Across the country tens of thousands of British worker are facing the prospect of been forced off disability and job seeker benefits in order take the insecure, low wage jobs that are on offer. The political rhetoric of ensuring that ‘work always pays’ might be technically true, but it is increasingly the case that for millions of working people employment officers only a means to survive until the next pay cheque. Wage stagnation, impacting most harshly on those at the bottom end of the labour force, means enforced dependency on jobs in the low productivity sector and lives that will become steadily harsher and poorer as each year goes by.
So, if pushing migrants out of highly exploited low pay jobs to replace them with British workers does not seem such an attractive ways to go, should we be content with the present arrangements where we import all the drudge workers from abroad? It will seem provocative to say it, but there are circumstances where we ought to be prepared to admit that continuing with high levels of unskilled migration combined with a social security system protecting some vulnerable workers from exploitation is the best of options available to us. Here’s the reason why.
The difference lies in the circumstances in which groups of workers find themselves caught in low wage/long hour jobs. If this happens because natives are forced out of social security then the context would be one of sweeping defeat for British workers as the vestiges of the welfare state were swept away in order to force them into brutally competitive labour markets. As we have seen from developments in the last few months, loss of social security rapidly translates into loss of housing security, with tens of thousands being uprooted and scattered across the country to wherever accommodation is cheapest, which is inevitably means going to the places where jobs are hardest to come by.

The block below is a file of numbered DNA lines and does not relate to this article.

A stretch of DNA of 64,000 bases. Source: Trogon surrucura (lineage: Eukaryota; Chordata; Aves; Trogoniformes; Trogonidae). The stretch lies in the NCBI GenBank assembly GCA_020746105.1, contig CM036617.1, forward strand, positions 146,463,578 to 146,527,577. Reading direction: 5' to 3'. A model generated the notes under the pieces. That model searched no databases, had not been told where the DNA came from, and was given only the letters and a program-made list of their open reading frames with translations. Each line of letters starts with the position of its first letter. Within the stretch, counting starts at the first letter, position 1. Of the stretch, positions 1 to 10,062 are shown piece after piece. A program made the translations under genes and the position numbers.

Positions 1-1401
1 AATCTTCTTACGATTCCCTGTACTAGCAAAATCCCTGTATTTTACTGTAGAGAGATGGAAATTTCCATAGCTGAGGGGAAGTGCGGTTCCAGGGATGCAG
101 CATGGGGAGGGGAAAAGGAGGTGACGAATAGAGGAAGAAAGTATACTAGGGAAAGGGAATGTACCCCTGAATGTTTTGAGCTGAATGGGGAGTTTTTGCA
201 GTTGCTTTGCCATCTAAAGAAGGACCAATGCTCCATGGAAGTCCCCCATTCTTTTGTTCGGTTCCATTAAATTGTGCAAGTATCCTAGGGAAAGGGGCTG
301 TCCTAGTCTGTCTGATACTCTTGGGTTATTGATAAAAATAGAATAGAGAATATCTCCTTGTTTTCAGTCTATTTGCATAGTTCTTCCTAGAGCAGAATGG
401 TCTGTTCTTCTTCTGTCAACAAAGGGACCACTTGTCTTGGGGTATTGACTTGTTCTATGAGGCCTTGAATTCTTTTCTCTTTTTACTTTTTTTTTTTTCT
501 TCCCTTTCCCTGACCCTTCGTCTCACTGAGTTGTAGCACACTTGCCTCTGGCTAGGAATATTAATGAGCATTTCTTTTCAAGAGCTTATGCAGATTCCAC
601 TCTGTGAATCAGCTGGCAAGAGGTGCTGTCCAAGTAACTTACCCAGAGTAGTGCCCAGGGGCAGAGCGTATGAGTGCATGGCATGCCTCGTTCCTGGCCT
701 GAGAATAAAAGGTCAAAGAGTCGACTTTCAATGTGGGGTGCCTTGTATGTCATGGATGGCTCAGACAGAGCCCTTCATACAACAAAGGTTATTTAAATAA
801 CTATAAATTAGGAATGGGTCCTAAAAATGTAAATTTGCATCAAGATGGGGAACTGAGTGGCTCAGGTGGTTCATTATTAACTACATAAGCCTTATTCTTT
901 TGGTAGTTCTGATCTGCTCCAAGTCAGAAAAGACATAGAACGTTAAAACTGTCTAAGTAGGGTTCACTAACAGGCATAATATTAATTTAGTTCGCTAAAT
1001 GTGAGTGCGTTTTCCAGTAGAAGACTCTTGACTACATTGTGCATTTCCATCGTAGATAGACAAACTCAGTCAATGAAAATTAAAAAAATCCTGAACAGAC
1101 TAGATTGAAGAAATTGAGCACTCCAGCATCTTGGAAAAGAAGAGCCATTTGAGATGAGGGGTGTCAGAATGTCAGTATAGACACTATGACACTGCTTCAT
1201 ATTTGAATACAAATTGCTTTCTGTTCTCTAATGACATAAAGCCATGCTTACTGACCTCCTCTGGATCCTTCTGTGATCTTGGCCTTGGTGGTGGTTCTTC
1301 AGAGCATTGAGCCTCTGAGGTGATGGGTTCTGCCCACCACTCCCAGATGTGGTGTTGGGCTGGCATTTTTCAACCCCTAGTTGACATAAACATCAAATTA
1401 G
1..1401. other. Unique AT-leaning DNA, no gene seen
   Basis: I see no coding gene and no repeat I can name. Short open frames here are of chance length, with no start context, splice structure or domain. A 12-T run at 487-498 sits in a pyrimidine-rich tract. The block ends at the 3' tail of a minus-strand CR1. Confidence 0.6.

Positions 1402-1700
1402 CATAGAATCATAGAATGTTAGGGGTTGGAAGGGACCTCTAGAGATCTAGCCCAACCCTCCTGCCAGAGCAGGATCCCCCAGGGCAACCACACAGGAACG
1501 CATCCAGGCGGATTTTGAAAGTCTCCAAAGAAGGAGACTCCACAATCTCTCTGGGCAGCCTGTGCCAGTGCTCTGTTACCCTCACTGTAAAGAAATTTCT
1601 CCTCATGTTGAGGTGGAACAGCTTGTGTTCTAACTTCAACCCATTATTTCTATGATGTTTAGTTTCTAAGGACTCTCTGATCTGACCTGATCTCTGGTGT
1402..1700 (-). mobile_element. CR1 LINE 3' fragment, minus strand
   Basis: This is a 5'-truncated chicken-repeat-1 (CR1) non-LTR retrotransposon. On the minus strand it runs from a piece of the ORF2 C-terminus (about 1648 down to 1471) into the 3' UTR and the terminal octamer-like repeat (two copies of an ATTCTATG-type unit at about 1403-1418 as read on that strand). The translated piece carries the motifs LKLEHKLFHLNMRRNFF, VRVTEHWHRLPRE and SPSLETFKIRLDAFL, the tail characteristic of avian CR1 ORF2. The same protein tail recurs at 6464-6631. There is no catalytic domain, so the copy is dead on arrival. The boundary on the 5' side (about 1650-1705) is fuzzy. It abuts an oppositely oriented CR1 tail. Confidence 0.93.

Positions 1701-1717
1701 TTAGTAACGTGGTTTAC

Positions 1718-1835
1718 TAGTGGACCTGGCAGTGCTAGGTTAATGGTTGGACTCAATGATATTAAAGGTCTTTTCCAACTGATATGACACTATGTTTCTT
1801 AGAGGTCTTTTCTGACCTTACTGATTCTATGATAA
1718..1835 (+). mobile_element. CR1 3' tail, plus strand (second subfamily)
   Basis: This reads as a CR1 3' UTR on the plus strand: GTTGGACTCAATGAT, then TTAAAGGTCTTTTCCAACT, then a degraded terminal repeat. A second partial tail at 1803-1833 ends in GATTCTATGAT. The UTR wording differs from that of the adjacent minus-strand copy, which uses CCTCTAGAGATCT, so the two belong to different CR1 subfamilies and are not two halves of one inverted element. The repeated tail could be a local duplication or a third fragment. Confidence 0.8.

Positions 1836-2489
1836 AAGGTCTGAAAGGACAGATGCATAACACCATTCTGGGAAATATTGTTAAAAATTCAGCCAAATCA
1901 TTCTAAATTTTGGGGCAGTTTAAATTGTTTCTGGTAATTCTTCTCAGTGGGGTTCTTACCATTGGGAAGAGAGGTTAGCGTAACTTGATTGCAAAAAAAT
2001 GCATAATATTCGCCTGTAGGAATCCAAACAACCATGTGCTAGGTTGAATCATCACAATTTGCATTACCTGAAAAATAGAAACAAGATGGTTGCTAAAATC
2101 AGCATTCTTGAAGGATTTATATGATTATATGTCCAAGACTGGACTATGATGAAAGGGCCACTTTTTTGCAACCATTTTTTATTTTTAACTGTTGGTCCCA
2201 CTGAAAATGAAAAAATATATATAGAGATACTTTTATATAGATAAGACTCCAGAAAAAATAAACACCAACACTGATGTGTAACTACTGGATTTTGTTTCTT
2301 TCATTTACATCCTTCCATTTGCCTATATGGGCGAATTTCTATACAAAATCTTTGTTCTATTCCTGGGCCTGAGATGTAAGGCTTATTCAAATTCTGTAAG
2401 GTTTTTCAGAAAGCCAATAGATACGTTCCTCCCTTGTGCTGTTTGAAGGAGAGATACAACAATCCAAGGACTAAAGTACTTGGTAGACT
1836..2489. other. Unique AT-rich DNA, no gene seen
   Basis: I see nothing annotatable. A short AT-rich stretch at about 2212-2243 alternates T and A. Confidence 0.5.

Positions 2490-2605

The absence of social security and access to decent housing has long been the conditions of life for migrant workers, as they scour continents looking for niches of economic activity which might provide a means to survive. The interesting and important fact about migrants is that they have often spent decades building up the mutual aid and support networks that enable them to maintain solidarity in times of adversity, and turn the handicap of migration into a strategy not just of survival, but of recovery and advance. It is often the case that migrants show up with educational standards and aspirations that push them beyond their immediate entrapment in low paid jobs, moving forward with plans for personal advancement and improvement.
The challenge here is to marry the energy of migration to the aspirations for fairness and social justice which are supposed to be the ideals behind our welfare state. The focus for plans for change ought to be the structure of our labour markets, which have been allowed to develop for too long on the basis that employment for an unacceptably high proportion of the population will be limited to low pay, dead end jobs that offer no prospects for long term betterment. The pressing need if the UK, along with other countries in the post-industrial work, is to make every job a decent job, providing a platform for all wage earners to build better lives for themselves. To accomplish this task we will need to come up with strategies that bring migrants and natives to work together to reach commonly agreed goals and targets, rather than pitching them against each other.